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Understanding the Black Lives Matter Movement through Music and Books

Discover Bold Type Books’ favorite music and reads for understanding the Black Lives Matter movement

 

How We Fight White Supremacy is a celebration of Black resistance and a blueprint for the fight for freedom and justice, featuring contributions from Ta-Nehisi Coates, Tarana Burke, Harry Belafonte, Kiese Laymon and more. In honor of the book’s publication, three DJs have created Liberation Playlists.

 

Check out the Liberation Playlist on Spotify

 

Listen to the How We Fight White Supremacy Liberation Playlist

 

Liberation Playlist by DJ Monday Blue

“I resist White supremacy by rejecting the notion that I should be anything other than my whole, unadulterated self; a self of my choice and creation.” —DJ Monday Blue

“Black Maybe,” Syreeta
“Woman of the Ghetto,” Marlena Shaw
“Otherside of the Game,” Erykah Badu
“Golden,” Jill Scott
“Blacks’ Magic,” Salt-N-Pepa
“Pure (Jay’s Original Vocal),” Blue Six, featuring Monique Bingham
“System,” Labelle

Tracy M. Adams, also known as DJ Monday Blue, is a licensed and registered physical therapist by day and a DJ by night. She believes that twirling on the dance floor is as therapeutic as planks.

 

Liberation Playlist by DJ Junior

“I use music as a tool for resistance in two ways. First, I find solitude in it. Its different genres, vibes, and textures are the soundtrack of my life. Second, I use music for inspiration. Sometimes it’s powerful lyrics, other times it’s pure musicianship. Either way, it pushes me as I resist, offering me salvation, fuel for my soul, and the will to continue the fight.” —DJ Junior, also known as D. Bruce Campbell Jr., PhD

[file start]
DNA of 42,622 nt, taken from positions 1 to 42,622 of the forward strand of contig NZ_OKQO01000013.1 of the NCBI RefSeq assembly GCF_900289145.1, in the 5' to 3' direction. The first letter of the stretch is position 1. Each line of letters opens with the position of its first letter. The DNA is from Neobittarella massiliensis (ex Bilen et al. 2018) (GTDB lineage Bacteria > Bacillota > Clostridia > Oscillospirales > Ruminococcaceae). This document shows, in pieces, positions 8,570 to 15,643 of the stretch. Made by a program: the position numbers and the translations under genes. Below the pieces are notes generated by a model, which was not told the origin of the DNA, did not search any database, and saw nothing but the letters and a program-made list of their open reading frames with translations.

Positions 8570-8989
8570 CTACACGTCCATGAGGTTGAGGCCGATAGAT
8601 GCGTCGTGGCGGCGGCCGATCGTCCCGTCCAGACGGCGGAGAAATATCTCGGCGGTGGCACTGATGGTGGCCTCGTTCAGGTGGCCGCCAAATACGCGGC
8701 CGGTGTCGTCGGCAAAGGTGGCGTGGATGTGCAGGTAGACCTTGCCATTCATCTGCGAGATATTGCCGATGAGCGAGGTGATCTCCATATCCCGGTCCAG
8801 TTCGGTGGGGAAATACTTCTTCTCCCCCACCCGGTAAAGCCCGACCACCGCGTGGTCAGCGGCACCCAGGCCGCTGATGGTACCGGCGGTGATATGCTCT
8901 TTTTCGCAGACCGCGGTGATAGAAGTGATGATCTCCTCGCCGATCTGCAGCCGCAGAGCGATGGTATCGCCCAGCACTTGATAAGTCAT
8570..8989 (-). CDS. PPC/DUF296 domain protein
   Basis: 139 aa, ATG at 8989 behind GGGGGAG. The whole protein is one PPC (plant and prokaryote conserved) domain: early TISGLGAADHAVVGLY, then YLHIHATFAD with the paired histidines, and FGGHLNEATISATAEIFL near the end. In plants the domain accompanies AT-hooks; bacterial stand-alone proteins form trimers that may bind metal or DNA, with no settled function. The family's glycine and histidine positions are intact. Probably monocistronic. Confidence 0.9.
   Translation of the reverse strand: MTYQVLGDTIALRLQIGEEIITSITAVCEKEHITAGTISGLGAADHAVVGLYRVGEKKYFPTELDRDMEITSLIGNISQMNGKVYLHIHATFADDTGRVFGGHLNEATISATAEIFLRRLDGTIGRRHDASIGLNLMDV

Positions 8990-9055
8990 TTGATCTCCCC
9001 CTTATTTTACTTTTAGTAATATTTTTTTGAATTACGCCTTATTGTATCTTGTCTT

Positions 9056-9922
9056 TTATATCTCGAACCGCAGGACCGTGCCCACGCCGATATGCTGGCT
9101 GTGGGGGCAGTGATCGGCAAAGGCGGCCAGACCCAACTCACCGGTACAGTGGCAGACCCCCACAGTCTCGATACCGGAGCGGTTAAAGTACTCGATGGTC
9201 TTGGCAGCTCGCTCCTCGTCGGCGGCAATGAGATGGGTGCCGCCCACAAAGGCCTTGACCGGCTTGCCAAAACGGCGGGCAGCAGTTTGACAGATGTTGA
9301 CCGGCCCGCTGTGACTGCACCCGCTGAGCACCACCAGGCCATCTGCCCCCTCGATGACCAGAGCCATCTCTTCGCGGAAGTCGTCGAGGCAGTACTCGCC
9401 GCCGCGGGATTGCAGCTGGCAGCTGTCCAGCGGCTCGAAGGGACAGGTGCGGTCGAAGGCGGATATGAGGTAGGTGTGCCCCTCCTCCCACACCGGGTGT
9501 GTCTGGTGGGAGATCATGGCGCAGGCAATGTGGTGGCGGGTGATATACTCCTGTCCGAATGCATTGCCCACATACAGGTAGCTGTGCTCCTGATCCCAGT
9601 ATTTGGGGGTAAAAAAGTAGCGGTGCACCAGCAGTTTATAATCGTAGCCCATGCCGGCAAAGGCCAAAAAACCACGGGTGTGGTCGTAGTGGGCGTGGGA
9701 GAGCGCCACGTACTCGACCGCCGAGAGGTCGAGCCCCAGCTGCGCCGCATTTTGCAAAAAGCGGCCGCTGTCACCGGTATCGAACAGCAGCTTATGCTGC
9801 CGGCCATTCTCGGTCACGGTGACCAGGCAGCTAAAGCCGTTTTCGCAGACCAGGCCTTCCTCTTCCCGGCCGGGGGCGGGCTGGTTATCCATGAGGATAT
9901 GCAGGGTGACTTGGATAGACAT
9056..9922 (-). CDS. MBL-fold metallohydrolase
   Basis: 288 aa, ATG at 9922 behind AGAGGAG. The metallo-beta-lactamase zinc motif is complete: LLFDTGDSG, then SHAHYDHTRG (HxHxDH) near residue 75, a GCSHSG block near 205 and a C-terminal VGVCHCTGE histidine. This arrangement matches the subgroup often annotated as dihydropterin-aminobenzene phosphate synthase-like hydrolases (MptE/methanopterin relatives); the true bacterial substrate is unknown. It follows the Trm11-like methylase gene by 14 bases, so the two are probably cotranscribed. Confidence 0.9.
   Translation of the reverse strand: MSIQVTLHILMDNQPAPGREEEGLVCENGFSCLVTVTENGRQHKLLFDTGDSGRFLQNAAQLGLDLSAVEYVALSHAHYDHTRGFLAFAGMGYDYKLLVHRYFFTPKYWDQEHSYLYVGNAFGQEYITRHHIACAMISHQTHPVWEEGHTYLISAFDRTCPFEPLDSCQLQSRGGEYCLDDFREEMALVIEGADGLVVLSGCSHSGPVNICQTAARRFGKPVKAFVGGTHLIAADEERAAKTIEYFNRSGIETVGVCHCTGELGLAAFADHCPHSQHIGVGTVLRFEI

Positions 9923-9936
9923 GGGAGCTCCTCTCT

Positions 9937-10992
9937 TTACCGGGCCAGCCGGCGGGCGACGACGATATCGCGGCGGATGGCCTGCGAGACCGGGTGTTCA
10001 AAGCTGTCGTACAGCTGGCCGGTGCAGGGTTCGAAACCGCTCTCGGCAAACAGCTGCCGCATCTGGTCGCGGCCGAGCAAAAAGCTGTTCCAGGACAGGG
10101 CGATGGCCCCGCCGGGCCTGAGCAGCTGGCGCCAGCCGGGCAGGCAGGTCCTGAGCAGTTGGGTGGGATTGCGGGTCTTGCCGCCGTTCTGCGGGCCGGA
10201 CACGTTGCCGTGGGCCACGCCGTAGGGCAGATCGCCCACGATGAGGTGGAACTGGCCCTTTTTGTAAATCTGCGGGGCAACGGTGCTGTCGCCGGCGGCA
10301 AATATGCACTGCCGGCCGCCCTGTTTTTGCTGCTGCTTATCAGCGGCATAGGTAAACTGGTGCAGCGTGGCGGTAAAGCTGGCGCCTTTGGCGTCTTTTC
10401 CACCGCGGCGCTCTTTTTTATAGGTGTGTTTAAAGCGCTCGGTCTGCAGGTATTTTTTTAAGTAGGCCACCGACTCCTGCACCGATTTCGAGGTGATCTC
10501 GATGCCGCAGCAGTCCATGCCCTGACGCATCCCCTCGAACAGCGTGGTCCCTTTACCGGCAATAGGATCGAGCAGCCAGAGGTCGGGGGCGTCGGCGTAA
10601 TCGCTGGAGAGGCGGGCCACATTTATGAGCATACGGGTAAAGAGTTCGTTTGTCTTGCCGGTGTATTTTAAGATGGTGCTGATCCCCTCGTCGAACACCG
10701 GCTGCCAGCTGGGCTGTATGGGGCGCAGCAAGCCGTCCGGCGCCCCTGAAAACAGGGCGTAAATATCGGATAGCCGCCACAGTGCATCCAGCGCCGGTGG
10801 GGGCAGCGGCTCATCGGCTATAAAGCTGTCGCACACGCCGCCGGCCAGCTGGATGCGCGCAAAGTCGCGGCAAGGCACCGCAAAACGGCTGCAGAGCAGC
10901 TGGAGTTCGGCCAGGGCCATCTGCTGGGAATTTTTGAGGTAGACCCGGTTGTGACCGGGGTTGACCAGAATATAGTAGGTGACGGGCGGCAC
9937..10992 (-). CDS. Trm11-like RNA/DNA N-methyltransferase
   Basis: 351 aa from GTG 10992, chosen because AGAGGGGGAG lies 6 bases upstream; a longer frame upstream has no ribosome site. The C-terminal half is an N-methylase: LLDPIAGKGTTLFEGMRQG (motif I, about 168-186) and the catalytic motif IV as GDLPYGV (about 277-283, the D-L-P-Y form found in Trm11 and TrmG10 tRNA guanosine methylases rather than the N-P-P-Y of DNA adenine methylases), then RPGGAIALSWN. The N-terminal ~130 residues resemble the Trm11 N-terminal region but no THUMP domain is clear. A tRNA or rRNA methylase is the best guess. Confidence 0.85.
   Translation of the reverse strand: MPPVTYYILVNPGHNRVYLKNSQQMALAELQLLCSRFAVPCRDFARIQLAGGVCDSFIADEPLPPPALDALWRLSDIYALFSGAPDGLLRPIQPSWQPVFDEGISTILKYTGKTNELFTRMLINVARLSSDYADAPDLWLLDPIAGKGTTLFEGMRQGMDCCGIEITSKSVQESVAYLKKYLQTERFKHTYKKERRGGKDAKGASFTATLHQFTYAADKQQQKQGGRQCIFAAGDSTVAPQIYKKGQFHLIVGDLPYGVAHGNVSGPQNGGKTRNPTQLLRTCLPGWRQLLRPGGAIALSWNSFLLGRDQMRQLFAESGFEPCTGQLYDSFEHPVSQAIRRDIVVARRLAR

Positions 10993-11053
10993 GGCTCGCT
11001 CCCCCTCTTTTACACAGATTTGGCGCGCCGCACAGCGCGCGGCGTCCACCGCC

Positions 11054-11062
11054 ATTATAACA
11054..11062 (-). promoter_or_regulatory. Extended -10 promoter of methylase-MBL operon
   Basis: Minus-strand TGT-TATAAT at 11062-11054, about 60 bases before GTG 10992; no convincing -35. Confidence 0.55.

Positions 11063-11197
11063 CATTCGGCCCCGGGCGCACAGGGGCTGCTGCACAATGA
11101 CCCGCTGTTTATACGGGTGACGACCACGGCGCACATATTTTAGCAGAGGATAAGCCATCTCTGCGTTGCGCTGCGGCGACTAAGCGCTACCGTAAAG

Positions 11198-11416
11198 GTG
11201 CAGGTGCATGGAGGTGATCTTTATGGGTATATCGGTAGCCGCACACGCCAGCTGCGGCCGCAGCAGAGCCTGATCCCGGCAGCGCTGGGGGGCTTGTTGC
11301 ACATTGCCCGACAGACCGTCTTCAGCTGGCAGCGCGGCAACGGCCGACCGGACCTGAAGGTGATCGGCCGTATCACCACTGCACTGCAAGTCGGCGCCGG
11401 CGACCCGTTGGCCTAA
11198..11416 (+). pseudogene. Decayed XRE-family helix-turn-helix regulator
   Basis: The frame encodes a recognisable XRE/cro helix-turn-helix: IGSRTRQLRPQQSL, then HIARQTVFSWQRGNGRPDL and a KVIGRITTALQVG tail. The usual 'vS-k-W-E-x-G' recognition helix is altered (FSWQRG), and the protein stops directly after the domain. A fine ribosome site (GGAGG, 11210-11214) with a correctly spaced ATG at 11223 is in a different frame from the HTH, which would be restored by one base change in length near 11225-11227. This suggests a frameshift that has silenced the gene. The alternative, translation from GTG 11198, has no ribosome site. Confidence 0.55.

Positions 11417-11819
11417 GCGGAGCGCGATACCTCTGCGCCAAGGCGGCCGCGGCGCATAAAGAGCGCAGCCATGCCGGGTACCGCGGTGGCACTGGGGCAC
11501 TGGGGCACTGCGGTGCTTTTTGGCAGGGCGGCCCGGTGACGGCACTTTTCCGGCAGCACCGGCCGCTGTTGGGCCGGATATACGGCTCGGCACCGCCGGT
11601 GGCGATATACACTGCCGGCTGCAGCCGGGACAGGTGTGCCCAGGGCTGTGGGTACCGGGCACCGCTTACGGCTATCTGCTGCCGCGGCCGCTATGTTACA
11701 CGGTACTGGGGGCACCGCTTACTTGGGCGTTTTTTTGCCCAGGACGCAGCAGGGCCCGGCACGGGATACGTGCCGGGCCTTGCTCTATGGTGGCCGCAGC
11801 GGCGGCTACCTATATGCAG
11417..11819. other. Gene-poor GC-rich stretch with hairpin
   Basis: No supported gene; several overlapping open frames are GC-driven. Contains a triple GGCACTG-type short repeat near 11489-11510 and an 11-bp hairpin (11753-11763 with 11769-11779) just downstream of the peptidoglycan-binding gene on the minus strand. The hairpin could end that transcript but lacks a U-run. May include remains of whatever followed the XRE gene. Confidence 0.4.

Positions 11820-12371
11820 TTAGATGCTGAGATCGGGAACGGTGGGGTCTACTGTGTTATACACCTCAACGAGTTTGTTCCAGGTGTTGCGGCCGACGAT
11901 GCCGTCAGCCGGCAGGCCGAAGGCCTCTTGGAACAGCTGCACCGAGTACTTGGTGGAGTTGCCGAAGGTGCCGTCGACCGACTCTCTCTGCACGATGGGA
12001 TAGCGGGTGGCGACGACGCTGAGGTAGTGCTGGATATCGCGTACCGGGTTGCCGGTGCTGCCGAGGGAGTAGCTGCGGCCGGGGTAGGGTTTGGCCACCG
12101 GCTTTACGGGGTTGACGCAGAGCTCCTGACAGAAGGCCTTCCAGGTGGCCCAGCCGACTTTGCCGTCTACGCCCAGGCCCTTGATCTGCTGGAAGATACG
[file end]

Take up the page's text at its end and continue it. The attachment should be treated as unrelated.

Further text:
“Down on Bended Knee,” Helsinki Headnod Convention
“Acknowledgement,” John Coltrane
“I Am the Black Gold of the Sun,” Rotary Connection
“Don’t Pat Me on the Back and Call Me Brother,” John W. Anderson Presents Kasandra
“Say It Loud I’m Black and I’m Proud,” James Brown
“To Be Young, Gifted, and Black,” Nina Simone
“Ego Tripping (there may be a reason why),” Nikki Giovanni
“Our Lives Are Shaped by What We Love,” Odyssey
“Fight the Power,” Public Enemy
“Alright,” Kendrick Lamar
“Africa,” D’Angelo
“Act Won (Things Fall Apart),” The Roots
“The Day Women Took Over,” Common, featuring BJ the Chicago Kid
“Black,” IG Culture
“K.O.S. (Determination),” Black Star
“Truth,” Kamasi Washington
“Philadelphia Child,” Ursula Rucker
“Liberation,” Outkast
“Beautiful Me,” Donnie
“UMI Says,” Mos Def
“Beautiful,” Joy Jones

D. Bruce Campbell Jr., PhD, is an associate professor in the School of Education at Arcadia University. Dr. Campbell runs the independent record label Record Breakin’ Music. He cohosts Eavesdrop Radio in Philadelphia and DJs internationally. He lives outside Philadelphia with his wife and son.

 

Liberation Playlist by Jay Smooth
“I resist White supremacy by loving my people, thinking about systems, and telling the truth.” —Jay Smooth

“Backlash Blues,” Nina Simone
“What Can I Do for You,” Labelle
“Wear Clean Draws,” The Coup
“In Time,” The Jungle Brothers
“In Time,” Sly and the Family Stone
“Original Faubus Fables,” Charles Mingus
“1,000 Deaths,” D’Angelo and The Vanguard
“Soldier,” Erykah Badu
“When Will We B Paid,” Prince
“ShapeShifters,” Invincible
“Bring the Noise,” Public Enemy
“Keep on Pushing,” The Impressions

Jay Smooth is the host of New York City’s longest-running hip-hop radio show, WBAI’s Underground Railroad, and the acclaimed cultural commentator on the Ill Doctrine video blog, where his dissections of race and politics have become teaching tools in schools around the country.

 

 

Explore our editors’ favorite books for understanding the Black Lives Matter movement.